Faroe IslandsGreenlandDenmark



THE FAROE ISLANDS AND THE ARCTIC : CHALLENGES AND OPPORTUNITIES IN THE CIRCUMPOLAR NORTH, (The Foreign Service: Fisheries, Trade and Regional Policy Prime Minister’s Office, Tórshavn, Faroe Islands, 2011)


Greenland is not an EU member but is one of the so-­‐called Overseas Countries and Territories with association arrangements with the EU. Greenland is part of the Danish Realm, and recently (August 2013) regained its place at the negotiating table of the Arctic Council. The Faroe Islands have negligible Arctic infrastructural or institutional initiatives, but has an active Arctic strategy, especially in the context of fisheries and climate change.65 The Faroes are not part of the European Union.

Research and Education

The Greenland Institute of Natural Resources, is a major research institution, owned by the government of Greenland, is.66 Located in Nuuk, the institute is also responsible for the field station at Kobbefjord and the research vessels R/V Sanna and R/V Pâmiut. Initiatives undertaken by and through the institute are intended to provide the scientific basis for an assessment of sustainable use of the living resources in and around Greenland as well as to protect the environment and secure biological diversity. The Kangerlussuaq International Science Support (KISS) facility, a subsidiary of Mittarfeqarfiit/Greenland at Kangerlussuaq, western Greenland, serves as an important logistical hub to the inland ice cap.

Research infrastructures operated from Denmark are mostly maintained by universities. The University of Copenhagen maintains the year-­‐roundArctic Station located on the south coast of the Disko Island in central west Greenland. The University of Copenhagen also maintains theSermilik summer station in South East Greenland. Aarhus University operates Zackenberg research station, located in North-­‐ East Greenland and owned by the government of Greenland. In early 2013, Aarhus University received a grant for the substantial extension of Station North in northernmost Greenland.

Aarhus University also hosts the Arctic Research Centre (ARC), an institutional initiative launched in 2012. The ARC has a partnership agreement with the Greenland Institute of Natural Resources and the University of Manitoba (Canada) in an Arctic Science Partnership and the Centre focusses on joint, interdisciplinary research campaigns. Although funding for the institution is currently time-­‐limited, the possibility has been articulated that the Centre may turn into a department in the long run.


Danish state-run institutions which include the Arctic as a distinct focus area include theDanish Meteorological Institute, the Geological Survey Of Denmark and Greenland and the Danish Geodata Agency.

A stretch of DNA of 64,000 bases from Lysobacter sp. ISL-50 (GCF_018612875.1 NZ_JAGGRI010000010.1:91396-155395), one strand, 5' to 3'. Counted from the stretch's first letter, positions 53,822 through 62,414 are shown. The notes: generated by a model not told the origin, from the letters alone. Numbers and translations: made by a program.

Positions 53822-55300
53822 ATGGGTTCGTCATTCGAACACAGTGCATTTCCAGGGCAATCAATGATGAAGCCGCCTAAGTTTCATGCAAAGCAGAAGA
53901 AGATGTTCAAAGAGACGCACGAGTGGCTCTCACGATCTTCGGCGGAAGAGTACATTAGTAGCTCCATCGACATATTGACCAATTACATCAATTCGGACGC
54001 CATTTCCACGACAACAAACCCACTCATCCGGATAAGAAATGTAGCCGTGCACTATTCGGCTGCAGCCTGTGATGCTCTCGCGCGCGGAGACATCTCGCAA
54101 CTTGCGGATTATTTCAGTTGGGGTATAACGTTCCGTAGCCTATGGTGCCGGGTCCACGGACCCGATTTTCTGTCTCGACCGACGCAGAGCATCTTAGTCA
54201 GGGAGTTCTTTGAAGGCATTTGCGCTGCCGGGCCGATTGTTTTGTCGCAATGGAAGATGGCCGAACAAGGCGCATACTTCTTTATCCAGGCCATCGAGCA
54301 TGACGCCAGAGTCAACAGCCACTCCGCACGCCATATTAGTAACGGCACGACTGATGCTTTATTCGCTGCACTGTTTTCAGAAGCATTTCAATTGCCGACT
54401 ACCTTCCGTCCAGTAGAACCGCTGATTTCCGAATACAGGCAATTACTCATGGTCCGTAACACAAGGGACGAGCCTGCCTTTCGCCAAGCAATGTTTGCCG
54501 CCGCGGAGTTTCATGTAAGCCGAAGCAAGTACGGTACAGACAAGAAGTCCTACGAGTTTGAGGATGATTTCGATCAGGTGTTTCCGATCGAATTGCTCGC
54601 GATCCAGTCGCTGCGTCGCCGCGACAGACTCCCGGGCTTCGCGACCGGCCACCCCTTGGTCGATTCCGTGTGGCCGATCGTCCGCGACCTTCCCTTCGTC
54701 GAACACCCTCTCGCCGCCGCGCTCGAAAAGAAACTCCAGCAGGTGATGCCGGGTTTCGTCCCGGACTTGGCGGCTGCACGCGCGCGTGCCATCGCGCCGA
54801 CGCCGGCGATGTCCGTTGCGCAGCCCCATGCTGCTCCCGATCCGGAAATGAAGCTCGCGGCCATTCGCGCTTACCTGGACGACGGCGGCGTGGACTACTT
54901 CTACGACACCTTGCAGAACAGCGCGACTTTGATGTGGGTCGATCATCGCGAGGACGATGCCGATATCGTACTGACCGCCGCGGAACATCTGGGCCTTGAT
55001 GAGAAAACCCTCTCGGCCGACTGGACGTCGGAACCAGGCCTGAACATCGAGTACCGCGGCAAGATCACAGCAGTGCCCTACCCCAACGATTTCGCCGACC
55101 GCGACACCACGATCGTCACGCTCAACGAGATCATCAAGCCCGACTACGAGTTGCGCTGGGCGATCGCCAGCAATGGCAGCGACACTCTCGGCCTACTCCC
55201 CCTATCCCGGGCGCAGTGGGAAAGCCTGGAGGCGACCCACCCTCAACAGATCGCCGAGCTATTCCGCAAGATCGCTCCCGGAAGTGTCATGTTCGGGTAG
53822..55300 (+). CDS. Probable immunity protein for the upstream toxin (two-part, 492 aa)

Founded in 1992, the Royal Arctic Line A/S is an example of a non-­‐research specific infrastructure. It has an exclusive concession for the transportation of all sea cargo to and from Greenland and between Greenlandic settlements. As such it provides essential infrastructural support to oil and mineral exploration, one of the key industries that also generate knowledge affecting – and effecting – development in the Arctic.


University Of Copenhagen (UCPH), Denmark, and National Environmental Research Institute (NERI), Denmark are partner to INTERACT, (International Network for Terrestrial Research and Monitoring in the Arctic) a project aimed at build Capacity for identifying, understanding, predicting and responding to diverse environmental changes throughout the wide environmental and land-­‐use. INTERACT is partially financed by the EU by the 7th Framework Programme.

National Environmental Research Institute Aarhus University, Denmark SIOS, (Svalbard Integrated Earth Observing System) a project for the Creation Of an optimized observational infrastructure which can match advanced Earth System Models with observational evidence and provide near--‐real--‐time information on Arctic Change to relevant stakeholders. SIOS is partially financed by the EU by the 7th Framework Programme.

Damen Shipyards Group, is partner to JOULES (Joint Operation for Ultra Low Emission Shipping), a project tr Significantly Reducing the gas emissions of European Built ships. JOULES is partially financed by the EU by the 7th Framework Programme.

Danish Agency For Science,Technology And Innovation, Denmark is partner to BOREAS, a coordinated programme of research on the North to enable the humanities to collaborate more effectively and to offer synergies between social, natural and medical sciences through innovative collaboration between Europe,The US, Canada And Russia. BOREAS is partially financed by the EU by the 7th Framework Programme.

Aarhus Universitet, Denmark is partner to Arctic Tipping Points, a project aimed at Identifying the elements of the Arctic marine ecosystem likely to show abrupt changes in response to climate change, and establish the levels of the corresponding climate drivers inducing regime shift in those tipping elements. In addition, determine the effect of crossing those thresholds for the Arctic marine ecosystems, and the associated risks and opportunities for economic activities dependent on the marine ecosystem of the European Arctic. Arctic Tipping Points is partially financed by the EU by the 7th Framework Programme.

Danmarks Tekniske Universitet, Denmark is partner to MONARCH-A (MONitoring and Assessing Regional Climate change in High latitudes and the Arctic), a project aimed at Generating a dedicated information package tailored to a subset of multidisciplinary Essential Climate Variables and their mutual forcing and feedback mechanisms associated with changes in terrestrial carbon and water fluxes, sea level and ocean circulation and the marine carbon cycle. MONARCH-A is partially financed by the EU by the 7th Framework Programme.


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